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Intel Readies Core i9-10900KS Special Edition Processor, Refreshes "Comet Lake"

Intel is reportedly giving finishing touches to the Core i9-10900KS Special Edition desktop processor. The SKU was leaked to the web in an "eligible products list" as part of a "Crysis Remastered" game bundle campaign. This would be the third in a string of special edition processor models from Intel, after the Core i7-8086K, and the Core i9-9900KS. The i9-10900KS could be a 10-core/20-thread processor based on the "Comet Lake-S" silicon, but with higher clock-speeds than the i9-10900K, possibly even a high all-core boost frequency. The timing of this launch is curious, as we're just 6-7 weeks from market availability of the 11th Gen Core "Rocket Lake-S" launch.

In related news, Intel is refreshing the bottom end of its 10th Gen Core "Comet Lake" lineup with the company's latest corporate identity and packaging. This is probably being done to cater to entry-level 400-series chipsets such as the H410 and B460, which will not support "Rocket Lake" processors. A Malaysian tech publication posted a picture of a refreshed Core i3-10105F 4-core/8-thread processor retail package. In all likelihood, the refreshed 10th Gen chips are speed-bumps.

Intel B460 and H410 Incompatibility with "Rocket Lake" Explained

Earlier this week, Intel shook the DIY PC market, particularly the vast mainstream segment, by revealing that its mid-tier B460 and entry-level H410 desktop motherboard chipsets will not be compatible with 11th Gen Core "Rocket Lake-S" processors, and that only its top-tier Z490 and H470, will. We have an explanation into what's going on, after consulting with people in the know, thanks to our friends at Hardware Zone Israel, who spoke with sources within Intel. It turns out, that some batches of B460 and H410 PCH dies are re-badged from older generations of PCH, and built on the 22 nm silicon fabrication process; whereas the Z490 and H470 are based on a newer generation that's built on 14 nm. This is similar to Intel's move to carve out the B365 chipset from the older H170.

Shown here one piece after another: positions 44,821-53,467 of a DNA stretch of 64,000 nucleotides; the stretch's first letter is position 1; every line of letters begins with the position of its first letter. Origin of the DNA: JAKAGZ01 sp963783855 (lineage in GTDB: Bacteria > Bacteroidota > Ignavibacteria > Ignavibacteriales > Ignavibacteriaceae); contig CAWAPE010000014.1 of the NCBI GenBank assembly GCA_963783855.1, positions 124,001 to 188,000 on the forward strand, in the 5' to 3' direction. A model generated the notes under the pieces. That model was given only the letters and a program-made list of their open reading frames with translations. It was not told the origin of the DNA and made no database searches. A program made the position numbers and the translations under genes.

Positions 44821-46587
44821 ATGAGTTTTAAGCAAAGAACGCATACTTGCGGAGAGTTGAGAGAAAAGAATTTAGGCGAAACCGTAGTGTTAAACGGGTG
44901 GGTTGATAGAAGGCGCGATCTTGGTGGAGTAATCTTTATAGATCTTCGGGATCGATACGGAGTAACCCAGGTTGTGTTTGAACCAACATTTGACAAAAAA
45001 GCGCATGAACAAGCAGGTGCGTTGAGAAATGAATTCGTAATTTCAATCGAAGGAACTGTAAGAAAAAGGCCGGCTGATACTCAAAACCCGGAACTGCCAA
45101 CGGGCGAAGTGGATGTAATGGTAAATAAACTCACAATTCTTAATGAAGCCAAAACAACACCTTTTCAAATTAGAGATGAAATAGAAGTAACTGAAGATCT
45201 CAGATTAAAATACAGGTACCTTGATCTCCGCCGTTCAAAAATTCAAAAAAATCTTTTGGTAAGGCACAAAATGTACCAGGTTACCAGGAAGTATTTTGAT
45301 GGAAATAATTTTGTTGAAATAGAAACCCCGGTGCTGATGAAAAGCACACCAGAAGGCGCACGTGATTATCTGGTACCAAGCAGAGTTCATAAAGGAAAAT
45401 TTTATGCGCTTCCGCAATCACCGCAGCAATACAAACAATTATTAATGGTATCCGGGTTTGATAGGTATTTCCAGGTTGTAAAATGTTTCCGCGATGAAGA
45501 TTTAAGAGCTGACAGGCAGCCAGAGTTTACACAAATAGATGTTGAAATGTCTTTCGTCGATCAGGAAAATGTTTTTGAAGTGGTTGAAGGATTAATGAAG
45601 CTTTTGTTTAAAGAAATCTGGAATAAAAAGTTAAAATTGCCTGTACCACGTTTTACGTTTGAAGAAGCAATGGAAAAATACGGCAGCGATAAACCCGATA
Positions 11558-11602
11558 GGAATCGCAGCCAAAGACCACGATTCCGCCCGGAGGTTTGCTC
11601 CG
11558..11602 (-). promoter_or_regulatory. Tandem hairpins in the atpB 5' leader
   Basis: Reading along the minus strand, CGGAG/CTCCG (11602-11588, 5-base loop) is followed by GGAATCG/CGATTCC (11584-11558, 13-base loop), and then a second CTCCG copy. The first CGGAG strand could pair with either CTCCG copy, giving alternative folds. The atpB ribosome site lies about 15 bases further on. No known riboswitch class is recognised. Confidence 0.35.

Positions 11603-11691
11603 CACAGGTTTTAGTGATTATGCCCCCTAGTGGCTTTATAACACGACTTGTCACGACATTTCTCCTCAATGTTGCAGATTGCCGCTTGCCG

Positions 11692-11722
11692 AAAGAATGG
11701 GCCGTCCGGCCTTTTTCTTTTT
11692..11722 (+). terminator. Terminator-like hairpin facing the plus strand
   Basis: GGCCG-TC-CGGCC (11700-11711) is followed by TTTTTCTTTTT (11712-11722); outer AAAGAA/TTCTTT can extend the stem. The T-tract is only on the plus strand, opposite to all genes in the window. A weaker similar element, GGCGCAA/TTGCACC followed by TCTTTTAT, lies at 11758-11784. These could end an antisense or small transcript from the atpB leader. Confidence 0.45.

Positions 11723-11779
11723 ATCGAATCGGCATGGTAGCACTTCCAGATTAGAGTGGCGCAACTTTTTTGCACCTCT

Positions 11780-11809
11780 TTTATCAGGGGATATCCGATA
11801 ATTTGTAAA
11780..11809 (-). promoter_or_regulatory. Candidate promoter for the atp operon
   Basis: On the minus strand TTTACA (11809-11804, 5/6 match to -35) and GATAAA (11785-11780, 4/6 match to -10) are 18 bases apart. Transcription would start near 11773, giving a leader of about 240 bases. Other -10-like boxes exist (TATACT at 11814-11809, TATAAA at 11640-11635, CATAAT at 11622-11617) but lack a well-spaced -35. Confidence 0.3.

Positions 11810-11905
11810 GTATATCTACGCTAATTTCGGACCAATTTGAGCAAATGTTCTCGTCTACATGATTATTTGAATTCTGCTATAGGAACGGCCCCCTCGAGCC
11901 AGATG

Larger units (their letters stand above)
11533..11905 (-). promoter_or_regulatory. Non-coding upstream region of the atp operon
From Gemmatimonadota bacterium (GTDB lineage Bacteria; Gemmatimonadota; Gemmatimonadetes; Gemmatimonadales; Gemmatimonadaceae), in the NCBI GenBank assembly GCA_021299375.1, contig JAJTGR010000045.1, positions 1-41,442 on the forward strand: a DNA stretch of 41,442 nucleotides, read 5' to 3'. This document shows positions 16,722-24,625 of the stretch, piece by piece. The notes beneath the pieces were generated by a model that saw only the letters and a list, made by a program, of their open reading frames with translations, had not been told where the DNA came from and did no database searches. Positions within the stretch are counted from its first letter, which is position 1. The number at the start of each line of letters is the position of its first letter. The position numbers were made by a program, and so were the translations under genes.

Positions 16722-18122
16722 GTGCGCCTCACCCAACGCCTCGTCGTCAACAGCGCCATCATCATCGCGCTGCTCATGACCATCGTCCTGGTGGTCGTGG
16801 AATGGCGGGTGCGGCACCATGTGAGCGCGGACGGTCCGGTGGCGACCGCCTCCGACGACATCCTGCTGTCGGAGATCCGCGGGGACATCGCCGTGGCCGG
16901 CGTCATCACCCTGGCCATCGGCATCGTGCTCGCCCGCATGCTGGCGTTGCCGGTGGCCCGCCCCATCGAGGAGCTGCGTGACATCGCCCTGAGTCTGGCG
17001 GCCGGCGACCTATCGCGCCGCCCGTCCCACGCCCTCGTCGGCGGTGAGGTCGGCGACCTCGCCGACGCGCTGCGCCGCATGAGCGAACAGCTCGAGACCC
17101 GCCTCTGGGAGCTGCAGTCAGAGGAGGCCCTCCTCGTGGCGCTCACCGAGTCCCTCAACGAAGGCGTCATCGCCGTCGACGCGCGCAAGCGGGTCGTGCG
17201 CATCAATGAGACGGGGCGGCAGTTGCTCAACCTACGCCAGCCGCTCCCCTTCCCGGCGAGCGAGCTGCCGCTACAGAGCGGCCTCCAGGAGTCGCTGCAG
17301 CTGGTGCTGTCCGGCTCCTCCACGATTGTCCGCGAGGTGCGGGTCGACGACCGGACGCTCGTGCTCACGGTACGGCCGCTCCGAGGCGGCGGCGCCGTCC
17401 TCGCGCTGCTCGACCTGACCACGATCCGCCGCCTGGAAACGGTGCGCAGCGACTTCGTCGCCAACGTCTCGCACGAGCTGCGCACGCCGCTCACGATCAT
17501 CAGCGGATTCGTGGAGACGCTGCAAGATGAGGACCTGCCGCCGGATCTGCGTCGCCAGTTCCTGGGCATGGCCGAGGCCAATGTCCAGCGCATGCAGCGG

In addition to being limited to an older version of Intel ME (Management Engine), the H460 and H410 PCH lack the ability to communicate with "Rocket Lake-S" processors over side-band, using PMSYNC/PMDN signals, a design change Intel introduced with the "Tiger Lake" and "Rocket Lake" microarchitectures. The chipsets faced no such limitation with "Comet Lake-S." Intel's decision to re-badge older 22 nm-class PCH silicon as B460 and H410 may have been dictated by the company's 14 nm node volume constraints. HotHardware reports that some motherboard vendors, such as GIGABYTE, found a clever (albeit expensive) way around this limitation, by creating "V2" revisions of their existing B460 and H410 motherboards, which actually use the 14 nm H470 chipset.

Intel Starts Shipping Xe LP-based DG1 Discrete GPU to OEMs; Locks it out of Other Systems

Intel has apparently begun shipment of its discrete Iris Xe LP-based DG1 graphics card to OEMs and system integrators, which means we will soon see these graphics cards hitting the market - in a manner of speaking. The quantities aren't yet known, but considering Intel's intentions of only shipping it to OEMs, volume shouldn't be quite significant. It remains to be seen whether DG1-toting systems will even be available to the general public, or if these will be sold primarily to business customers. However, considering that the discrete DG1 only offers entry-level performance due to its 80 EUs (less than even the 96 available through integrated graphics on Intel Tiger Lake CPUs), hopes placed on this particular graphics card as somewhat remedying the current industry ailment of undersupply won't materialize.